That this is the correct understanding of the Gospel [the text on which he was preaching], namely, that it must be understood of the spiritual eating and drinking, the words show which the Lord speaks at the end of the chapter: ‘It is the Spirit that quickeneth; the flesh profiteth nothing. The words that I speak unto you, they are spirit, and they are life’ (v. 63). With these words Christ means to say that the bodily eating of the flesh does not profit, but to believe that this flesh is God’s Son, who came from heaven for my sake and has shed His blood for me, that is profitable, and that is life. For this reason to eat the flesh of the Son of God and to drink His blood means, as already said, nothing else than that I believe that His flesh was given for me and His blood was shed for me and that He overcame sin, death, the devil, hell and all (other) evil for me. (Sermon on John 6 proffered on the Feast of Corpus Christi perhaps in the year 1523, Die HauptBchriften Luthers in Chronologischer Reihenfolge. Von. P. E. Kretzmann, Saint Louis, Mo.: Concordia Publishing House. Cf. Saint Louis Ed., XI:2253; Erl. 15, 371-373; Walch XI, 2998-3001, ef. Weunar XII, 580-584)


I – The sixth chapter of the Gospel of Saint John was always interpreted by the Popes as clear doctrine regarding the Eucharist


Benedict XVI

  • In the Eucharist Jesus offers his own body and pours out his own blood

In the Eucharist Jesus does not give us a ‘thing,’ but himself; he offers his own body and pours out his own blood. He thus gives us the totality of his life and reveals the ultimate origin of this love. He is the eternal Son, given to us by the Father. In the Gospel we hear how Jesus, after feeding the crowds by multiplying the loaves and fishes, says to those who had followed him to the synagogue of Capernaum: ‘My Father gives you the true bread from heaven; for the bread of God is he who comes down from heaven, and gives life to the world’ (Jn 6:32-33), and even identifies himself, his own flesh and blood, with that bread: ‘I am the living bread which came down from heaven; if anyone eats of this bread, he will live forever; and the bread which I shall give for the life of the world is my flesh’ (Jn 6:51). Jesus thus shows that he is the bread of life which the eternal Father gives to mankind. (Benedict XVI. Apostolic exhortation Sacramentum caritatis, no. 7, February 22, 2007)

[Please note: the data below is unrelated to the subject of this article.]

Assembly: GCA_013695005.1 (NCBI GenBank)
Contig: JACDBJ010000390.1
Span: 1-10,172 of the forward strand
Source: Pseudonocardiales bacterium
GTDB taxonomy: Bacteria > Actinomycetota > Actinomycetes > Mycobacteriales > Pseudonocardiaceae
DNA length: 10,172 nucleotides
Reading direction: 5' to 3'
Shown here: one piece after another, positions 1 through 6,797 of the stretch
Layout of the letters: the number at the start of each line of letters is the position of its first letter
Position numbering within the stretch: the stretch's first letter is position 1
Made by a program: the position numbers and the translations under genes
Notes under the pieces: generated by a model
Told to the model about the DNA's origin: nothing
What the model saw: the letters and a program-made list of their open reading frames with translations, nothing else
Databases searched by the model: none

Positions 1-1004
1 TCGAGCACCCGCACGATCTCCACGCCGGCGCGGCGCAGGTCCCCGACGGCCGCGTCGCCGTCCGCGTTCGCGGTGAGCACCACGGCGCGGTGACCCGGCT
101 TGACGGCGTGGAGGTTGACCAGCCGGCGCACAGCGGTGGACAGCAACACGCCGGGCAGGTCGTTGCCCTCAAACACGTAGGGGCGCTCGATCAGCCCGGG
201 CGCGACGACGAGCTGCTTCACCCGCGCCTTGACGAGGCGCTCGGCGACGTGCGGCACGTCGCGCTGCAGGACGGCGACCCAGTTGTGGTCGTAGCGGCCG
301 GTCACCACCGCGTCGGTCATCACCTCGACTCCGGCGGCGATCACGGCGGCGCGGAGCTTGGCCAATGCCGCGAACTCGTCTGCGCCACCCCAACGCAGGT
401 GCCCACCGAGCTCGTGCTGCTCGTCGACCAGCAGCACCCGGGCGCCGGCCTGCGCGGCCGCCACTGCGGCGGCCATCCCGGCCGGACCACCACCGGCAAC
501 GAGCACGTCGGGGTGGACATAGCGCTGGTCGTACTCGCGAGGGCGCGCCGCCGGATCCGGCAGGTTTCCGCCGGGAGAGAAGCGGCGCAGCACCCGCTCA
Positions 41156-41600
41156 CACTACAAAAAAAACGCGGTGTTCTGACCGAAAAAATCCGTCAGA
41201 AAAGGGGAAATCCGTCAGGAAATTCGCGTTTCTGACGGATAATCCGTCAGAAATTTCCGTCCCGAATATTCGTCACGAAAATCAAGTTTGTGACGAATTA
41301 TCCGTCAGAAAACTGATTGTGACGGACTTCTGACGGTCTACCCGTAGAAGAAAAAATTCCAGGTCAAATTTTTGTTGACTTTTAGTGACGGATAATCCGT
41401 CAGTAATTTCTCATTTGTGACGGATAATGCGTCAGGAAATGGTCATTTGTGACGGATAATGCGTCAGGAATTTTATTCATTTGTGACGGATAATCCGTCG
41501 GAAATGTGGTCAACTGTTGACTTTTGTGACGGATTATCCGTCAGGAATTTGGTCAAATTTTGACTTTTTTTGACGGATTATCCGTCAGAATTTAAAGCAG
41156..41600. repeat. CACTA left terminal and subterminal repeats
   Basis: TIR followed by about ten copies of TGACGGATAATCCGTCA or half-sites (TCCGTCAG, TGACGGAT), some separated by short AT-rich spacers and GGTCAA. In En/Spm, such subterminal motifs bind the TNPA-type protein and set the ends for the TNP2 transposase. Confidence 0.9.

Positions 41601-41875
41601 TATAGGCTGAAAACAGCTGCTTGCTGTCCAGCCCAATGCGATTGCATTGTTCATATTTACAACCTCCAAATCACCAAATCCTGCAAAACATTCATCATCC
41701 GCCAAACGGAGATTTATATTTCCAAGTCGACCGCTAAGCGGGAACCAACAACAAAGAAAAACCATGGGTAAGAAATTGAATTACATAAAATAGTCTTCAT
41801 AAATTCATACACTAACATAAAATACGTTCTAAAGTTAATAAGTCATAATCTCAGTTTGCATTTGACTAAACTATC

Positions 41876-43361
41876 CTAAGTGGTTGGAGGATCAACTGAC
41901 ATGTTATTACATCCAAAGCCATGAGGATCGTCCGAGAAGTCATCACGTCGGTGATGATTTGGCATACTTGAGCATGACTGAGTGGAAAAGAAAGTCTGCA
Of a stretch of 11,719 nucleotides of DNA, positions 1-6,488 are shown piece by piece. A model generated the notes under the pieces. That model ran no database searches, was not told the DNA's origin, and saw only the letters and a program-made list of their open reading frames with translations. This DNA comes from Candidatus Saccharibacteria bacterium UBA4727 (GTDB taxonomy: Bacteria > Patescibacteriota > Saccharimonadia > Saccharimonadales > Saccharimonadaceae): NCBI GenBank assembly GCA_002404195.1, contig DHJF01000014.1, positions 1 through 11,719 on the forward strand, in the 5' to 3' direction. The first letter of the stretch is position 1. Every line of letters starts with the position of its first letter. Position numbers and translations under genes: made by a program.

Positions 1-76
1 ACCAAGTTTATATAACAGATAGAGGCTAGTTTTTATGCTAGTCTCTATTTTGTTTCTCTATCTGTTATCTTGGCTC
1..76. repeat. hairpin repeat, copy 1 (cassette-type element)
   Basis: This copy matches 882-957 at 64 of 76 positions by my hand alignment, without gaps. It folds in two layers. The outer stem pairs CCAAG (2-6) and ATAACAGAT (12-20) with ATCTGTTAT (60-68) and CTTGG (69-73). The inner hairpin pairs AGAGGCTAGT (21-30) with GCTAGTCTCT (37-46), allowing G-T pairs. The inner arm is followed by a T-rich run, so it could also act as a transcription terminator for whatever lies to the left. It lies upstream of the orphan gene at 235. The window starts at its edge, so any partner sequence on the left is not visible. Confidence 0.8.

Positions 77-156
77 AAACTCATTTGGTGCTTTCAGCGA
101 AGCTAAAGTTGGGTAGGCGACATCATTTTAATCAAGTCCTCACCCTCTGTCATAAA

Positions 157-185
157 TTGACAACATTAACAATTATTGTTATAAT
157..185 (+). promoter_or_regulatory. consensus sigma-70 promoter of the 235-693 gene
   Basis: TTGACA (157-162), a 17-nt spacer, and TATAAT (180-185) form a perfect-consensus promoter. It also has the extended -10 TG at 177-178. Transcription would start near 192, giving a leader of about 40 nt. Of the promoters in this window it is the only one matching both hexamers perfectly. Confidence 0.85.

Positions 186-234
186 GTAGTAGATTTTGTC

• By receiving the body and blood of Jesus Christ we become sharers in the divine life in a more conscious way

The Lord Jesus, who became for us the food of truth and love, speaks of the gift of his life and assures us that ‘if any one eats of this bread, he will live for ever’ (Jn 6:51). This ‘eternal life’ begins in us even now, thanks to the transformation effected in us by the gift of the Eucharist: ‘He who eats me will live because of me’ (Jn 6:57). These words of Jesus make us realize how the mystery ‘believed’ and ‘celebrated’ contains an innate power making it the principle of new life within us and the form of our Christian existence. By receiving the body and blood of Jesus Christ we become sharers in the divine life in an ever more adult and conscious way. Here too, we can apply Saint Augustine’s words, in his Confessions, about the eternal Logos as the food of our souls. Stressing the mysterious nature of this food, Augustine imagines the Lord saying to him: ‘I am the food of grown men; grow, and you shall feed upon me; nor shall you change me, like the food of your flesh, into yourself, but you shall be changed into me’ (VII, 10, 16: PL 32, 742). It is not the eucharistic food that is changed into us, but rather we who are mysteriously transformed by it. Christ nourishes us by uniting us to himself; ‘he draws us into himself’. (Benedict XVI, Homily at Marienfeld Esplanade, 21 August 2005 (Benedict XVI. Apostolic exhortation Sacramentum caritatis, no. 70, February 22, 2007)

  • With the multiplication of the loaves, Jesus announces the Eucharistic Bread

Afterwards, the people, seeing this miracle [the multiplication of the loaves], that seemed to be the much-awaited renewal of a new ‘manna’, of the gift of bread from heaven, wanted to make him king. But Jesus does not accept and withdraws into the hills by himself to pray. The following day, on the other side of the lake in the Synagogue of Capernaum, Jesus explained the miracle – not in the sense of a kingship over Israel with a worldly power in the way the crowds hoped, but in the sense of the gift of self: ‘The bread which I shall give for the life of the world is my flesh’ (Jn 6: 51). Jesus announces the Cross and with the Cross the true multiplication of the loaves, the Eucharistic bread his absolutely new way of kingship, a way completely contrary to the expectations of the people. (Benedict XVI. General audience, May 24, 2006)

John Paul II

  • The Eucharist is no metaphorical food: ‘My flesh is food indeed, and my blood is drink indeed’ (Jn 6:55)